So their masses spin along the same plane, mostly. Since one flywheel will have to be bigger than the other, it will require a counterweight portion.

How can I do the math? Thank you.

I think the counterweight is a distraction, counter productive and not needed.

The requirement is that the eccentric moments of inertia be the same. If one has a centre of mass further from the axis then it does not need as much mass to generate the balancing force.

Think of the motors as having disc rotors of different radii, with a mass attached near the circumference that has the form of a small rectangular part of the wall of a cylindrical tube having the same diameter as the disc.

The length and breadth of that weight will set the inertia when multiplied by the radius. The distance between the discs is set so only the thickness or angular length of the masses need to be calculated.

By making the weights trapezoidal, wide end away from the supporting disk, rather than rectangular, you can move the centre of mass onto the exact midplane of the motors. You could eliminate much of the disc area, but then you must calculate the inertia of the remaining part and sum it's component with the weights.

http://en.wikipedia.org/wiki/Moment_of_inertia#Angular_momentum_in_planar_movement

Maybe I don't need a counterweight. Would it still cause the flywheels to act the same throughout the range of speeds? What about the fact that the system will be allowed to vibrate and that the eccentrics will not rotate about exactly around a center point?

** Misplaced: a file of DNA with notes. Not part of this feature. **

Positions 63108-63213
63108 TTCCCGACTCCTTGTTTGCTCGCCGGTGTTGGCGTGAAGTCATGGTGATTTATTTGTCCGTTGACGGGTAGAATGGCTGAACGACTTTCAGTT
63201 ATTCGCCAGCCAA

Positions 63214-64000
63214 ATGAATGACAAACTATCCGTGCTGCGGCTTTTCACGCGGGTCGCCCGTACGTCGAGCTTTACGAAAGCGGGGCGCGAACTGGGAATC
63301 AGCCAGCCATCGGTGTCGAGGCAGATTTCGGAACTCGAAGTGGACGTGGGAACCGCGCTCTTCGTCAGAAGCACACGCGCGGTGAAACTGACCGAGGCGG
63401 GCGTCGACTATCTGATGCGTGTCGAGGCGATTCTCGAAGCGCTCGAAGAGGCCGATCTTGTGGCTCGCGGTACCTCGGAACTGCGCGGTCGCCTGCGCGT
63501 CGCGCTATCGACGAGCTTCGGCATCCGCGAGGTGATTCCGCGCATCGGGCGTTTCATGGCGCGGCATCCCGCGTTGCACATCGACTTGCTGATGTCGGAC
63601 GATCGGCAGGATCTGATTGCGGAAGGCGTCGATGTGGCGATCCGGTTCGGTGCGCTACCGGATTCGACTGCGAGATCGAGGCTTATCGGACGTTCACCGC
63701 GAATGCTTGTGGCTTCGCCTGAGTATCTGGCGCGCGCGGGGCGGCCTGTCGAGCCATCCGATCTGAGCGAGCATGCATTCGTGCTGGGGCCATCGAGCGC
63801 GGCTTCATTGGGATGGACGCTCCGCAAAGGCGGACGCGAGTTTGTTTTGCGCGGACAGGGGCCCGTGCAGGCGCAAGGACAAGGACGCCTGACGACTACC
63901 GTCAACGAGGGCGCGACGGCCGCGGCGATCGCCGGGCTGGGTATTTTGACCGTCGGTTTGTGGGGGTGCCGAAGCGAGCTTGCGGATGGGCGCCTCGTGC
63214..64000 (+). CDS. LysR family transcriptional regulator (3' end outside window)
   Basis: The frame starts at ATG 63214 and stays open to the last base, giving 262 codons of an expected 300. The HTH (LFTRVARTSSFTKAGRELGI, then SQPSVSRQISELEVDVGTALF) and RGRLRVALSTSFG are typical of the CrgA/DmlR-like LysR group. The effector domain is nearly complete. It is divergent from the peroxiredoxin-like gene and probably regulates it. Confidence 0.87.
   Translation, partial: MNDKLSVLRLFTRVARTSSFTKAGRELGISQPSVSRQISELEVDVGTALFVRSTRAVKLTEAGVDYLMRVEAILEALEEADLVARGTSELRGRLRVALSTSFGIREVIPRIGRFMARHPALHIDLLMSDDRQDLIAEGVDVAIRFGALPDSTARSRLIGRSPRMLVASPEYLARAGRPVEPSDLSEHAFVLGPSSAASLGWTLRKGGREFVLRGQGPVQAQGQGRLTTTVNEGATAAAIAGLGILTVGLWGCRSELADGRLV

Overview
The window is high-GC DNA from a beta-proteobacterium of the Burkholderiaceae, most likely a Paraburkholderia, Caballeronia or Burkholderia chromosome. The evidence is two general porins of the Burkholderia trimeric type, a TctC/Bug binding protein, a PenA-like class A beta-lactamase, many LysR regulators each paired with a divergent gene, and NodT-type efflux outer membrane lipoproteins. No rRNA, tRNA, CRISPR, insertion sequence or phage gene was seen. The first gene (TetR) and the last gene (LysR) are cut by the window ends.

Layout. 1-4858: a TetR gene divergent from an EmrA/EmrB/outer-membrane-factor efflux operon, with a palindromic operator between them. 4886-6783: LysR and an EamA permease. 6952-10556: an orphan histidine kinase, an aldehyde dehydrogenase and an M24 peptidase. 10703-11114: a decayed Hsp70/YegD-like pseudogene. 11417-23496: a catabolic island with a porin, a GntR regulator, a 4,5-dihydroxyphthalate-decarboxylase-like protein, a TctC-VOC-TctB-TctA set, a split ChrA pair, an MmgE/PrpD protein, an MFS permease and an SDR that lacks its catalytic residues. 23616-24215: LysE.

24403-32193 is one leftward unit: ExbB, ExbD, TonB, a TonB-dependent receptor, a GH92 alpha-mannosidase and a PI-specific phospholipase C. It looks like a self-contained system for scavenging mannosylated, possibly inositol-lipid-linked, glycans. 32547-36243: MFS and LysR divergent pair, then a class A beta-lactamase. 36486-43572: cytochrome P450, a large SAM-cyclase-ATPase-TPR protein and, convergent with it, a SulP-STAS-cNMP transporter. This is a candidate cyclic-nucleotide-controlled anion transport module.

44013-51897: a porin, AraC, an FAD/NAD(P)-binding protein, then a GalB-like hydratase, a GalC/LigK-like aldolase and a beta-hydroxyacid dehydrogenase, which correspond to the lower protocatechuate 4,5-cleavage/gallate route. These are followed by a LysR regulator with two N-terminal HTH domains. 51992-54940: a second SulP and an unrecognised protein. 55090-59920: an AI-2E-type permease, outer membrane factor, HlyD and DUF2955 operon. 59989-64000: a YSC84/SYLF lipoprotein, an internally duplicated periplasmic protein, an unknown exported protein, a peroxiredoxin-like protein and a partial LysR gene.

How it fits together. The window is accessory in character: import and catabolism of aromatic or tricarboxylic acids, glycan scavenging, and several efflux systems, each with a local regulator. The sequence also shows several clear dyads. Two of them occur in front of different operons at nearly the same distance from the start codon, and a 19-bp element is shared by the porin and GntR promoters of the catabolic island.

They will rotate around some point between the center point and the center of gravity. This system will not be bolted solid but will rest on springs.

I am trying to do math but I cannot tie abstract formulas from Wikipedia to the problem I am solving. It is too difficult. I know what those formulas stand for and I know what I want to find but I don't know how to connect the two.

## 1. What is the purpose of having two eccentric flywheels run on the same axis?

The purpose of having two eccentric flywheels run on the same axis is to provide a balanced and stable rotation for a machine or device. By having two flywheels, any imbalances in the rotation can be counteracted, resulting in smoother operation.

## 2. How do the eccentric flywheels work together on the same axis?

The two eccentric flywheels work together by rotating in opposite directions on the same axis. As one flywheel moves away from the center, the other moves towards the center, creating a counterbalancing effect. This helps to minimize vibrations and maintain a consistent rotational speed.

## 3. Can the eccentric flywheels be adjusted to change the balance?

Yes, the eccentric flywheels can be adjusted to change the balance. By adjusting the position of the flywheels on the axis, the amount of counterbalancing effect can be altered. This allows for fine-tuning of the rotation and balance for different machines and devices.

## 4. What are the benefits of using two eccentric flywheels on the same axis?

The main benefit of using two eccentric flywheels on the same axis is improved stability and balance. This can help to reduce vibrations and maintain a consistent rotational speed, which is important for many machines and devices. Additionally, by using two flywheels instead of one, the load can be distributed more evenly, reducing wear and tear on the machine.

## 5. Are there any disadvantages to using two eccentric flywheels on the same axis?

One potential disadvantage of using two eccentric flywheels on the same axis is the added complexity and cost. It may also require more maintenance and adjustments compared to a single flywheel system. Additionally, if one flywheel fails, it could potentially affect the rotation of the other flywheel, leading to a loss of balance and stability.